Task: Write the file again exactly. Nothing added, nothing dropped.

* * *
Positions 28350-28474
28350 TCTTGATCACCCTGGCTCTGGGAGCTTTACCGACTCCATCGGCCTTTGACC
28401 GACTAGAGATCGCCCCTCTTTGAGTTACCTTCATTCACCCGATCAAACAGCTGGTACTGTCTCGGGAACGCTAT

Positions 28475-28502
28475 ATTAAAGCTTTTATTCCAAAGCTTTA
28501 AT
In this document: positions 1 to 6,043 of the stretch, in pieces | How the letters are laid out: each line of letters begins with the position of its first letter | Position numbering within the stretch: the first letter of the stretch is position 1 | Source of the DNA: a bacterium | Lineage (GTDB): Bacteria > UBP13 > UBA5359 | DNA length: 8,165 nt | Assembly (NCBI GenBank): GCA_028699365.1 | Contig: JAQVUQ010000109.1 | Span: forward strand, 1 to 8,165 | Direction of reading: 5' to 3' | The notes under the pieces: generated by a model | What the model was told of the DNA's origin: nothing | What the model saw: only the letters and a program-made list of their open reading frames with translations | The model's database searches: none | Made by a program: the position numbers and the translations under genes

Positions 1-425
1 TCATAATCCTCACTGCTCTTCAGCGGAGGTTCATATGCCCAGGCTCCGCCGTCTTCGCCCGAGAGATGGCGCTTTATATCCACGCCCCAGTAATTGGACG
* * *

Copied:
Positions 28350-28474
28350 TCTTGATCACCCTGGCTCTGGGAGCTTTACCGACTCCATCGGCCTTTGACC
28401 GACTAGAGATCGCCCCTCTTTGAGTTACCTTCATTCACCCGATCAAACAGCTGGTACTGTCTCGGGAACGCTAT

Positions 28475-28502
28475 ATTAAAGCTTTTATTCCAAAGCTTTA
28501 AT
In this document: positions 1 to 6,043 of the stretch, in pieces | How the letters are laid out: each line of letters begins with the position of its first letter | Position numbering within the stretch: the first letter of the stretch is position 1 | Source of the DNA: a bacterium | Lineage (GTDB): Bacteria > UBP13 > UBA5359 | DNA length: 8,165 nt | Assembly (NCBI GenBank): GCA_028699365.1 | Contig: JAQVUQ010000109.1 | Span: forward strand, 1 to 8,165 | Direction of reading: 5' to 3' | The notes under the pieces: generated by a model | What the model was told of the DNA's origin: nothing | What the model saw: only the letters and a program-made list of their open reading frames with translations | The model's database searches: none | Made by a program: the position numbers and the translations under genes

Positions 1-425
1 TCATAATCCTCACTGCTCTTCAGCGGAGGTTCATATGCCCAGGCTCCGCCGTCTTCGCCCGAGAGATGGCGCTTTATATCCACGCCCCAGTAATTGGACG